Just eight kilometres off the east coast of Victoria sits San Juan Island. That is closer to downtown Victoria than Sooke or even Sidney, yet it is much harder to get to than Salt Spring Island. The easiest way to go is to take the Washington State Ferry from Sidney. It leaves once a day at noon (only April through December). The ferry is about an hour and a half and arrives at the south east end of the island at the town of Friday Harbor. From here the ferry continues on to Anacortes, which is about twenty minutes west of the I5.
Friday Harbor is the largest town on San Juan Island, or even in all of the San Juans. That said, it is still small and very walkable, though you will get a workout on the hills. For this trip though, we sped right past Friday Harbor and travelled the rest of the island first.
The Pig War
Despite the fact that by the 1850's the border between British North America and the United States had been defined. The delineation had ended at Point Roberts and from there was to follow "the strait to the Pacific Ocean. This left the San Juan Islands in limbo as there are two straits, Haro and Rosario. In 1859, an American settler killed a pig owned by a British farmer on San Juan Island and things quickly escalated to a armed stand-off. The dispute was finally settled in 1872. No shots were fired during the thirteen years, but it was the closest the US and Britain got to another war after the end of the war of 1812.
For the first few nights we stayed in a small cabin just a couple of minutes walk from Roche Harbor. The small, yet beautiful little village of Roche Harbor is actually all part of a self contained resort at the north end of San Juan Island. Roche Harbor owes its beginnings to the Pig War of 1859, when the British set up large kilns to produce lime. After the the end of the Pig War, the harbour and lime operation was sold and for a time it was one of the largest producers of lime in North America. It is likely that much of the brick mortar in Victoria came from Roche Harbor.
In the 1950's the limestone quarries and kilns were closed and the land sold to the Tarte family who turned it into the beautiful resort that is there is now. The resort is still growing though it is being being done very tastefully. The harbour is full of beautiful yachts, there are a couple eateries and a general store that actually has an excellent selection of food for its size.
Near the entrance to the resort is one of the most interesting sites on the island, The San Juan Island Sculpture Park. This place is huge, there are over twenty acres of grounds covered in sculptures both large and small. Most of the sculptures are for sale though a little out of my price range. Entrance is by donation. I would highly recommend setting aside at least an hour to wander the grounds and take in all the creativity and beauty.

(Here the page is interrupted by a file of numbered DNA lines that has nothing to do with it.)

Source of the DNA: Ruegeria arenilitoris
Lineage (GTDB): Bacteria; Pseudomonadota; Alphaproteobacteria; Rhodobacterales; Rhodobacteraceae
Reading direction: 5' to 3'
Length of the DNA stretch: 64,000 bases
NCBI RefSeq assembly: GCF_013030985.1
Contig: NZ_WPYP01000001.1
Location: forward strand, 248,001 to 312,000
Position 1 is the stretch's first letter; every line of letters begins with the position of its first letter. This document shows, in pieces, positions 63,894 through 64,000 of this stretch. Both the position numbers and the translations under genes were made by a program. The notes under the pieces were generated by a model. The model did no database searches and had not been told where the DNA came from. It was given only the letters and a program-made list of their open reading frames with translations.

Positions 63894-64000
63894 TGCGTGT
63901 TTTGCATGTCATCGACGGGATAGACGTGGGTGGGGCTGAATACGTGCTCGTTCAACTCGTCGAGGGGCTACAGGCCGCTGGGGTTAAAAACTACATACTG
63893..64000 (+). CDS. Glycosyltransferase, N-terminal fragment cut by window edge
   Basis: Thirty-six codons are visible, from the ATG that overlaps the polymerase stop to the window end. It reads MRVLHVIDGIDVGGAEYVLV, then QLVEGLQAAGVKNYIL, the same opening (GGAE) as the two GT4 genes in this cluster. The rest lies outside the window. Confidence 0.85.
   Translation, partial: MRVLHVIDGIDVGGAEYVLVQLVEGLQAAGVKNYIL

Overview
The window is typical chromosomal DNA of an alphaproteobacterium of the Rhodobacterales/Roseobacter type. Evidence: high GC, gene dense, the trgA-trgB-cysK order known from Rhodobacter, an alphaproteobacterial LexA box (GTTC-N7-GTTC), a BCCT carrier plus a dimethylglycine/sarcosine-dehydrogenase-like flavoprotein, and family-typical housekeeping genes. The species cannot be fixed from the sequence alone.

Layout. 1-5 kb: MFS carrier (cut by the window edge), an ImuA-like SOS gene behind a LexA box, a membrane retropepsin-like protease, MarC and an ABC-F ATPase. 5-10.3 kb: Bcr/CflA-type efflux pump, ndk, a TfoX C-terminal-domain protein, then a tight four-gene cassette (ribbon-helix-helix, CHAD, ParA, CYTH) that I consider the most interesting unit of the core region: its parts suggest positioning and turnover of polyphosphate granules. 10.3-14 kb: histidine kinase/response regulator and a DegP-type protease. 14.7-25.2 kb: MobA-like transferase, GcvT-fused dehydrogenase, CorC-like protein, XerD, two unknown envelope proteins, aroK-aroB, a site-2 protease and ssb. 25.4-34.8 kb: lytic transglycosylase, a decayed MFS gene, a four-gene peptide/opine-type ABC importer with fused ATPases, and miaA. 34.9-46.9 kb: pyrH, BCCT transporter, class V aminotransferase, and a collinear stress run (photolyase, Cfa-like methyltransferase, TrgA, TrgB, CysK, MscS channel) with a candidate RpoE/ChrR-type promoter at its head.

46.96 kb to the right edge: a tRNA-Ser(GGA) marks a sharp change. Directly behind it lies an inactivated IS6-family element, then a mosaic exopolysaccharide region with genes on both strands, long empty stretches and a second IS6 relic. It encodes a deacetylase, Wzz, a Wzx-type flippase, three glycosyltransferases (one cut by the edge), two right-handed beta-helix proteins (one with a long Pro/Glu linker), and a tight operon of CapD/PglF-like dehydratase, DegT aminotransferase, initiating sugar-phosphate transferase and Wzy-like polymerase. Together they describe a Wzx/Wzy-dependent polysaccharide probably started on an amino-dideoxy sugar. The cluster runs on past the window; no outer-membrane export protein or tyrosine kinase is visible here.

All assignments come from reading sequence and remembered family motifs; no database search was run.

During the Pig War both the Americans and British set up encampments at opposite sides of the island. Together these two camps make up the San Juan Island National Historic Site, which is maintained by the US National Park Service. You can visit both sites for free and see most of the island while driving between them. The British camp sits on Westcott Bay near Roche Harbor and is a very picturesque setting, with large maple trees and beautifully maintained buildings. At the south end of the island, the American camp is set in a large field overlooking nearby Lopez Island. It is actually quite amazing how different the landscape is on such a relatively small island.
If you do the drive between the camps, you can also stop at Lime Kiln Point State Park, which has a beautiful lighthouse and is known for being a good spot to see orcas. It is also a great spot to look back and wave at Victoria. From this spot it is easy to even make out buildings in our city.
The last couple of nights we stayed in a very cool modern place in Friday Harbor, the Island Inn. As the town is built on a slope above the harbour, it feels like things are all quite compact and easy to walk to. Lots of places are connected by little passages and staircases. About the farthest you could walk in the town would be to the airport, which actually does have service to Victoria, and even that walk would only take you about twenty minutes.
There are a quite a few restaurants in the town to choose from, though you should note that in the off season it seems that they all work to together to arrange when they will be open. This means that a restaurant might be open on Monday but closed Tuesday and Wednesday, just make sure you look ahead at menus. The best dinner we had was at the Backdoor Kitchen, which is right next to the brand new and also very good San Juan Island Brewing.
For during the day, there are lots of shops to visit, most with a bit of island life flair. There is also an apparently excellent art gallery, though it was closed on the day we tried to visit. Just on the edge of town is the town museum, which is more of a historical park with a number of old buildings and farm equipment.
In my opinion though, the best part of Friday Harbor was looking out over the bay at the boats and watching the ferries come in and leave. It is in a truly magical little spot, which despite living so close to it for the last twenty plus years, I had never visited. I would encourage you not to wait that long!